Last year, J.J. Hill drove about 10,000 miles from high school to high school in his ride — a silver Subaru Crosstrek emblazoned with the Blue Mountain Community College logo.
On Wednesday, the BMCC recruiter chatted with 25 Echo High School seniors about college. He blended with his audience, sporting a ball cap, jeans and T-shirt. The Pilot Rock native came to this position as head of the BMCC recruitment program by way of Eastern Oregon University, where he majored in theater, and New York and Chicago, where he did theater and stand-up comedy. Hill told a few jokes, but mostly kept the teens trained on the future.
“Who’s going to college?” he asked.
Almost two-thirds raised their hands.
“We’re going to do a little word association,” Hill told the students. “When I say ‘community college,’ what’s the first word that comes into your head?’”
Words flowed back to Hill: small, cheap, more affordable, future, cost.
Hill flung out another phrase — four-year college — and got another stream of words: big, scary, expensive, huge, money, dorms and debt.
He segued into a discussion of why small can be good. BMCC has an average class size of 15, he said, quite different from four-year institutions where freshmen often find large lecture halls and little or no one-on-one time with instructors. Students asked about programs, financial aid and how to find scholarships. When the recruiter wrapped it up, students crowded around him to ask follow-up questions.
What Hill is doing seems to be working.
BMCC reported enrollment of 11 percent more students compared with last fall term — while the nation’s community colleges are collectively experiencing a downward trend. Lane Community College in Eugene, for example, experienced a 6.5 percent decline compared with last fall according to an article in “The Torch,” the college’s media organization. The BMCC number, which is 2,766 students, up from 2,491 in 2016, is just a snapshot, a moment in time, but administrators are ecstatic. BMCC Vice-President of Student Affairs Diane Drebin said the Pendleton college has managed to buck a trend.
“It is unusual to see a rise in enrollment when it isn’t associated with a decline in the economy,” Drebin said.
BMCC President Camille Preus credits a switch in recruitment strategy that began three years ago. It didn’t — “Shazam” — just happen, she said.
The college got intentional about face time with potential students and outreach is at full-throttle. Hill treks to each high school in BMCC’s 18,000-square-mile district at least twice a year.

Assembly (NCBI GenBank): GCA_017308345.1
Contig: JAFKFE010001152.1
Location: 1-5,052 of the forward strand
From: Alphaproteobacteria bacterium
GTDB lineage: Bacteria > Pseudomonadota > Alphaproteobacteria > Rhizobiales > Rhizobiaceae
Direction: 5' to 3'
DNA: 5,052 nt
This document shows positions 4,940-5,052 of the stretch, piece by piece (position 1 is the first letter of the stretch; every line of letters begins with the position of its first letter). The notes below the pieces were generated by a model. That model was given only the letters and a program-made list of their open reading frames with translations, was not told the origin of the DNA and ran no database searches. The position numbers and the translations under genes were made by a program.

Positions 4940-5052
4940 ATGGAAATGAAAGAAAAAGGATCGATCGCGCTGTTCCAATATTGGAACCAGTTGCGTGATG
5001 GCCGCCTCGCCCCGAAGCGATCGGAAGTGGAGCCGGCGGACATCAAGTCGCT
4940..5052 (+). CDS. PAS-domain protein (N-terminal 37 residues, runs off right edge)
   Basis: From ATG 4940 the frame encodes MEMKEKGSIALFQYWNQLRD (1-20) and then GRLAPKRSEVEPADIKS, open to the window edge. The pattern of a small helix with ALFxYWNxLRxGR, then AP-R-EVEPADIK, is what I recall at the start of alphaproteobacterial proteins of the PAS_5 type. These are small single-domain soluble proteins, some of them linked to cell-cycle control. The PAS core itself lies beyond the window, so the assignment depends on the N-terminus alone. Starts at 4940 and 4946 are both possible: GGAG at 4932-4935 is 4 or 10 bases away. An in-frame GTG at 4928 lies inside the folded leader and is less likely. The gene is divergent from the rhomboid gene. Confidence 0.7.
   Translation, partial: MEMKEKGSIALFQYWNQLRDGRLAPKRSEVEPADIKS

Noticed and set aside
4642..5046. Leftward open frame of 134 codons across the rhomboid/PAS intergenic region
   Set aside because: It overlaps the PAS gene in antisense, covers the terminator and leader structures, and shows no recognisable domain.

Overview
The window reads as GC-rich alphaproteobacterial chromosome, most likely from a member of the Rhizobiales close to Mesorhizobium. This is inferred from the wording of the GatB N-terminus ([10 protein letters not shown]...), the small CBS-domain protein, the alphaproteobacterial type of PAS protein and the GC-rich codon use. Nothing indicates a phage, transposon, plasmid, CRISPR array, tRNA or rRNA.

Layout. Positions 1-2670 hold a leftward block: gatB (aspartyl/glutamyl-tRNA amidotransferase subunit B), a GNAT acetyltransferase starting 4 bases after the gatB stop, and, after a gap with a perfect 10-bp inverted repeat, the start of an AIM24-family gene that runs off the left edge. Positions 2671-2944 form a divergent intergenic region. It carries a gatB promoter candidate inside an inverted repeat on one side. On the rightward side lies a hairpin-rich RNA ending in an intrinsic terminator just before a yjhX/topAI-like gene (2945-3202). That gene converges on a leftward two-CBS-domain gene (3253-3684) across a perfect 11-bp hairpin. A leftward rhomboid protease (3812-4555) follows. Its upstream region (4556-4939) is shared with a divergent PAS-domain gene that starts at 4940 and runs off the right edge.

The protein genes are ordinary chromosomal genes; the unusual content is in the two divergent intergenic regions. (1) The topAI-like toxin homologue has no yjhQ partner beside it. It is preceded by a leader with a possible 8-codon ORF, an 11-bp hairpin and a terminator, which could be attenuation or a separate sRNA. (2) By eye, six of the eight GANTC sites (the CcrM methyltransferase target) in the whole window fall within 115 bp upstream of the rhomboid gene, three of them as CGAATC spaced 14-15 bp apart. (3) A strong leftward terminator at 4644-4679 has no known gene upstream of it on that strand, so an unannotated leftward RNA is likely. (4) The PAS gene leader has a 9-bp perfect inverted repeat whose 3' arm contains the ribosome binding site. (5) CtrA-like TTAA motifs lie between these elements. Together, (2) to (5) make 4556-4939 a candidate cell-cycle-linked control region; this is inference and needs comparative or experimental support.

He said he tries to bust the stereotypes that community colleges are small and cheap.
“They aren’t cheap,” he said. “They are more affordable.”
Hill said he likes hearing teenagers tell their stories.
“High school students are awesome,” he said. “I just talk with them hoping to spark questions. Seniors have a lot of questions and college is on their minds. A lot of what I do is to stay patient and wait for them to ask.”
The other full-time recruitment person, program assistant (and BMCC graduate) Abby Pierson, focuses on younger students. Pierson engaged several dozen Hermiston middle school students during a recent campus tour. Pierson connected with them by revealing her silly side.
“Fun fact,” she said. “I can lick my elbow.”
She demonstrated, eliciting giggles, then did a quick blast of BMCC history, telling students they would need to regurgitate the information in a Jeopardy-esque game at the end. She explained the FAFSA (otherwise known as the Free Application for Federal Student Aid), the cost of attending college and the relationship between education and future earnings. A list of all 70 BMCC degrees and certificate programs flashed onto a screen. Pierson sped up, slowed down, changed gears and pulled them along. Afterwards, the students toured campus, visiting the library, bookstore, athletic center, art museum, the farm, diesel lab and other buildings on campus. By the time they climbed back on the bus, they could imagine themselves at BMCC.
Outreach with the high school seniors continues via social media. The outreach office tracks the journey each potential new student makes from FAFSA to enrollment.
“We’ve shifted from a passive approach to an intentional one. Once we get their attention, we stay connected and do a lot of follow-up,” Drebin said. “It isn’t just opening our door and saying, ‘Y’all come.’”
Contact Kathy Aney at firstname.lastname@example.org or 941-966-0810.